. . . ask yourself — could it all be utter bullshit?
Sheena now says British tabloid The Sun—which published the first Botox Mom story—orchestrated the whole thing. "I was provided with the story, instructions, and a script to follow for a recorded interview." She made $200. "The truth is I have never given my daughter Botox, nor allowed her to get any type of waxing, nor is she a beauty pageant contestant."
There are plenty of genuinely outrageous things going on in America, and in the world, that we ought to be outraged about and that the media ought to focus on. But those things tend to be uncomfortable, controversial, complicated, and difficult and/or expensive to cover. Why spend $50,000 on a long-term investigation of government corruption when you can spend $10,000 to get some jackass to tell the world she Botoxed her eight-year-old, and get ten times the eyeballs that the corruption story would have gotten?
How can you tell the bullshit from the genuinely outrageous? Well, when the media makes shit up, blows it out of proportion, or plucks it from deserved obscurity to crowd out serious stories, it tends to follow certain familiar themes:
1. That pretty white girl is missing!
2. Holy shit! This product will incinerate/decapitate your kid!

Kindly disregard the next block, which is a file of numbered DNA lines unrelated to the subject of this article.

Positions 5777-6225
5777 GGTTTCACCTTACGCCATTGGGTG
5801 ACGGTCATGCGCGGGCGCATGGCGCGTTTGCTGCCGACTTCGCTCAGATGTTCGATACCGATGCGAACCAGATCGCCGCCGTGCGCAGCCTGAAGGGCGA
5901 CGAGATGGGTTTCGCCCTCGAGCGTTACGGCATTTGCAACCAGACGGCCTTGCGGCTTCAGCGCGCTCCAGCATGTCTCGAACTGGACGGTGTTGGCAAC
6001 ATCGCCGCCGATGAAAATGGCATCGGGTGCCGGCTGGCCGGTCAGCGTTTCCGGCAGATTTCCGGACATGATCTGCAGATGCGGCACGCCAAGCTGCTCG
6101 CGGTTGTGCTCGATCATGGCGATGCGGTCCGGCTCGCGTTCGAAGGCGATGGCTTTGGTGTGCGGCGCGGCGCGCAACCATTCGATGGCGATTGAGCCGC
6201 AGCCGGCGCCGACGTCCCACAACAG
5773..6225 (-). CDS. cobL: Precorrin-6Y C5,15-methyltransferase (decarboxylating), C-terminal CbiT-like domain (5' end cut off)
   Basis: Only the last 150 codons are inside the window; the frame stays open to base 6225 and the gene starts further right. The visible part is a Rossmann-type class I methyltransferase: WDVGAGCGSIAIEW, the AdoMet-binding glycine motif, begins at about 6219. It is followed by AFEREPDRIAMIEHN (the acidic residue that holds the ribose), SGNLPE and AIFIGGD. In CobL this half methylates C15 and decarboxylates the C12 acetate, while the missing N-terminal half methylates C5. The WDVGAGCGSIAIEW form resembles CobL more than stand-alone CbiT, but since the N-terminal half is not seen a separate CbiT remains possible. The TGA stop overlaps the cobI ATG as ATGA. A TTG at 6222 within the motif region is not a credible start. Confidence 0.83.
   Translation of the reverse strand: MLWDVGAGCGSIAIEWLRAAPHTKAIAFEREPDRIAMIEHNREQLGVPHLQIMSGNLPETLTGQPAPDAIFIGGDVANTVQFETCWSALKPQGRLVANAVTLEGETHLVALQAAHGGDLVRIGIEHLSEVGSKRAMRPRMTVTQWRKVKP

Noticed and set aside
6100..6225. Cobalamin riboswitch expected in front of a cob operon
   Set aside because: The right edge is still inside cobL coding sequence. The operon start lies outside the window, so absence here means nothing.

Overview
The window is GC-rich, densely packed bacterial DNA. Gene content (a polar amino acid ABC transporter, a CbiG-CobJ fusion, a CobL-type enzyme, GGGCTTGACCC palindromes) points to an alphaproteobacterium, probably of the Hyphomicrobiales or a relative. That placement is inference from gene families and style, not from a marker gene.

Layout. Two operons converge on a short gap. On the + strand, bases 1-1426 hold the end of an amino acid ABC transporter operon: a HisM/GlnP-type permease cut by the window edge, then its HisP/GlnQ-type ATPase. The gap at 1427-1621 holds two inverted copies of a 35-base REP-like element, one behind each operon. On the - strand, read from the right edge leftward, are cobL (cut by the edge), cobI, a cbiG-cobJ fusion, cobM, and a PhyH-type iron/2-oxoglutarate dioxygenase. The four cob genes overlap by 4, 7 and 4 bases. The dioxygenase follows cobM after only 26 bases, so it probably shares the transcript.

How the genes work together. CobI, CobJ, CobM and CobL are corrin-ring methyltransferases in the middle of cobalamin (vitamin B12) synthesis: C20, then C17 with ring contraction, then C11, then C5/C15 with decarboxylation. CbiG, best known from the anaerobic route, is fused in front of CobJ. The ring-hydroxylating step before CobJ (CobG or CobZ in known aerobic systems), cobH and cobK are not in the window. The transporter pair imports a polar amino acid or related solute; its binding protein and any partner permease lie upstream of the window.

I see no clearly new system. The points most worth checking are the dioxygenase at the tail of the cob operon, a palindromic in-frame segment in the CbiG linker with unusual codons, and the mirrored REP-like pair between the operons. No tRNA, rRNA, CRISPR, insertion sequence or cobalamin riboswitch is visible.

3. He is not married to her, and yet they had intercourse!
4. How could that celebrity have said that?
5. This small-chinned child is in peril!
6. HOW CAN YOU DO THAT TO A LITTLE BABY DUCK, YOU HEARTLESS BASTARD!
7. Eeeeeew, gross.
8. Ha ha! He totally had his schlong out!
By contrast, if the media reports on one of the following stories, it is generally not made up, because the media doesn't particularly give a shit, and thinks you don't either:
1. Lies by politicians that require more than two sentences to explain;
2. Corruption of a sort that cannot be understood by a five-year-old;
3. Culturally deified groups (cops, firefighters, etc.) misbehaving;
4. People accused of crimes being mistreated;
5. Political leaders making stupid decisions that cannot be described at a sitcom level (e.g. "Ha! He totally choked on a pretzel!")
6. Generally, reality failing to function as TV suggests it should.
Last 5 posts by Ken White
- About Clark Being "Purged" From Popehat - May 24th, 2017
- The Dubious "Anthony Weiner's Accuser Was Actually Over 16" Story, And Why I'm Very Skeptical - May 22nd, 2017
- Lawsplainer: The Remarkable Anthony Weiner Guilty Plea - May 19th, 2017
- The Elaborate Pantomime of The Federal Guilty Plea - May 8th, 2017
- A Disturbing In-Flight Experience - May 1st, 2017